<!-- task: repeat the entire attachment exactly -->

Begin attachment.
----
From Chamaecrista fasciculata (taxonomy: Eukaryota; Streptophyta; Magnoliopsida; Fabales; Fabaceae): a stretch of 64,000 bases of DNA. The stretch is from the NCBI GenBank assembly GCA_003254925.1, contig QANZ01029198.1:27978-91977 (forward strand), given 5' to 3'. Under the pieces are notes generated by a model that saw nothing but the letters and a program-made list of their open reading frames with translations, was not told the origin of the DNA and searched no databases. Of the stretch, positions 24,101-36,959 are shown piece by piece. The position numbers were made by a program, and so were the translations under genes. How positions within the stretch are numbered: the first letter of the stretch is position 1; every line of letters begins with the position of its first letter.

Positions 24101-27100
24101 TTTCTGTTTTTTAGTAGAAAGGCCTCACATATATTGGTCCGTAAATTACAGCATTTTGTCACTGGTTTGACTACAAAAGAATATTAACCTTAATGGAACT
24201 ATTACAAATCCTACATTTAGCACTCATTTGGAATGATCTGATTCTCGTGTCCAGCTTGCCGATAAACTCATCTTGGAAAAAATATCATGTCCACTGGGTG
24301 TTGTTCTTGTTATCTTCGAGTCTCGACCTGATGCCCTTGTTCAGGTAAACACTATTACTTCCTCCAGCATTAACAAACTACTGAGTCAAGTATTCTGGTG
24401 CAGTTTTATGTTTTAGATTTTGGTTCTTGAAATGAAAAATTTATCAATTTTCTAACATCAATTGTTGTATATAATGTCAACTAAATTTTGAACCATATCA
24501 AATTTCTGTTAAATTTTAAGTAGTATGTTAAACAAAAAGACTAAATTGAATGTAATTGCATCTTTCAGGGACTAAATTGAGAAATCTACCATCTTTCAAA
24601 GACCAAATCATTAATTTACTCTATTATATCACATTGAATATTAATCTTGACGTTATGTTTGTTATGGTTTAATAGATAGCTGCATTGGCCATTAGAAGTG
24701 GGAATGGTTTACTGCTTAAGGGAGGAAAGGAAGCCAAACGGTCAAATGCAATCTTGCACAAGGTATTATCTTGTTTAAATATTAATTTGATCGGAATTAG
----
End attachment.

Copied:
From Chamaecrista fasciculata (taxonomy: Eukaryota; Streptophyta; Magnoliopsida; Fabales; Fabaceae): a stretch of 64,000 bases of DNA. The stretch is from the NCBI GenBank assembly GCA_003254925.1, contig QANZ01029198.1:27978-91977 (forward strand), given 5' to 3'. Under the pieces are notes generated by a model that saw nothing but the letters and a program-made list of their open reading frames with translations, was not told the origin of the DNA and searched no databases. Of the stretch, positions 24,101-36,959 are shown piece by piece. The position numbers were made by a program, and so were the translations under genes. How positions within the stretch are numbered: the first letter of the stretch is position 1; every line of letters begins with the position of its first letter.

Positions 24101-27100
24101 TTTCTGTTTTTTAGTAGAAAGGCCTCACATATATTGGTCCGTAAATTACAGCATTTTGTCACTGGTTTGACTACAAAAGAATATTAACCTTAATGGAACT
24201 ATTACAAATCCTACATTTAGCACTCATTTGGAATGATCTGATTCTCGTGTCCAGCTTGCCGATAAACTCATCTTGGAAAAAATATCATGTCCACTGGGTG
24301 TTGTTCTTGTTATCTTCGAGTCTCGACCTGATGCCCTTGTTCAGGTAAACACTATTACTTCCTCCAGCATTAACAAACTACTGAGTCAAGTATTCTGGTG
24401 CAGTTTTATGTTTTAGATTTTGGTTCTTGAAATGAAAAATTTATCAATTTTCTAACATCAATTGTTGTATATAATGTCAACTAAATTTTGAACCATATCA
24501 AATTTCTGTTAAATTTTAAGTAGTATGTTAAACAAAAAGACTAAATTGAATGTAATTGCATCTTTCAGGGACTAAATTGAGAAATCTACCATCTTTCAAA
24601 GACCAAATCATTAATTTACTCTATTATATCACATTGAATATTAATCTTGACGTTATGTTTGTTATGGTTTAATAGATAGCTGCATTGGCCATTAGAAGTG
24701 GGAATGGTTTACTGCTTAAGGGAGGAAAGGAAGCCAAACGGTCAAATGCAATCTTGCACAAGGTATTATCTTGTTTAAATATTAATTTGATCGGAATTAG